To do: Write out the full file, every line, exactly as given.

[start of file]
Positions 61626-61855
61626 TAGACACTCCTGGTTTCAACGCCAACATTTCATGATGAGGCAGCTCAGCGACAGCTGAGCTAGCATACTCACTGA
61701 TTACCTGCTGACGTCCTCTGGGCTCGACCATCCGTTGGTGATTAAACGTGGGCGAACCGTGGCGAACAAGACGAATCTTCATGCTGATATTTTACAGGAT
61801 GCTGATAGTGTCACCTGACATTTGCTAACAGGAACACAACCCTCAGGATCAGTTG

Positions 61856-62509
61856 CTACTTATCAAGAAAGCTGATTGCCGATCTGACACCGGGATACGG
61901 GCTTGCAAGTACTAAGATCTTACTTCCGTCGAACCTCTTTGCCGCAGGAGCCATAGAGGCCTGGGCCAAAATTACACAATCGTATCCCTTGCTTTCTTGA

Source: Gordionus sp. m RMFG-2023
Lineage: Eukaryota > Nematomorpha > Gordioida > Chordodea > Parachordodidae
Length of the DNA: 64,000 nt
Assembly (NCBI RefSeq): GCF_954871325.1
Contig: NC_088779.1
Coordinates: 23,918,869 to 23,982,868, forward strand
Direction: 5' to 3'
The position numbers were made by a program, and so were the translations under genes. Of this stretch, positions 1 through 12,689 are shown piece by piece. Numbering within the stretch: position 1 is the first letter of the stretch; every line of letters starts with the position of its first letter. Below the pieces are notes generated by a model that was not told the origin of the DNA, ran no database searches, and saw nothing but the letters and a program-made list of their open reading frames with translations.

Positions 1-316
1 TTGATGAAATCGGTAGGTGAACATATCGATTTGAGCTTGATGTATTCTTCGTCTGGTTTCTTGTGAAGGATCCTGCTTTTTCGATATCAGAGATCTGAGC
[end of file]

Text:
Positions 61626-61855
61626 TAGACACTCCTGGTTTCAACGCCAACATTTCATGATGAGGCAGCTCAGCGACAGCTGAGCTAGCATACTCACTGA
61701 TTACCTGCTGACGTCCTCTGGGCTCGACCATCCGTTGGTGATTAAACGTGGGCGAACCGTGGCGAACAAGACGAATCTTCATGCTGATATTTTACAGGAT
61801 GCTGATAGTGTCACCTGACATTTGCTAACAGGAACACAACCCTCAGGATCAGTTG

Positions 61856-62509
61856 CTACTTATCAAGAAAGCTGATTGCCGATCTGACACCGGGATACGG
61901 GCTTGCAAGTACTAAGATCTTACTTCCGTCGAACCTCTTTGCCGCAGGAGCCATAGAGGCCTGGGCCAAAATTACACAATCGTATCCCTTGCTTTCTTGA

Source: Gordionus sp. m RMFG-2023
Lineage: Eukaryota > Nematomorpha > Gordioida > Chordodea > Parachordodidae
Length of the DNA: 64,000 nt
Assembly (NCBI RefSeq): GCF_954871325.1
Contig: NC_088779.1
Coordinates: 23,918,869 to 23,982,868, forward strand
Direction: 5' to 3'
The position numbers were made by a program, and so were the translations under genes. Of this stretch, positions 1 through 12,689 are shown piece by piece. Numbering within the stretch: position 1 is the first letter of the stretch; every line of letters starts with the position of its first letter. Below the pieces are notes generated by a model that was not told the origin of the DNA, ran no database searches, and saw nothing but the letters and a program-made list of their open reading frames with translations.

Positions 1-316
1 TTGATGAAATCGGTAGGTGAACATATCGATTTGAGCTTGATGTATTCTTCGTCTGGTTTCTTGTGAAGGATCCTGCTTTTTCGATATCAGAGATCTGAGC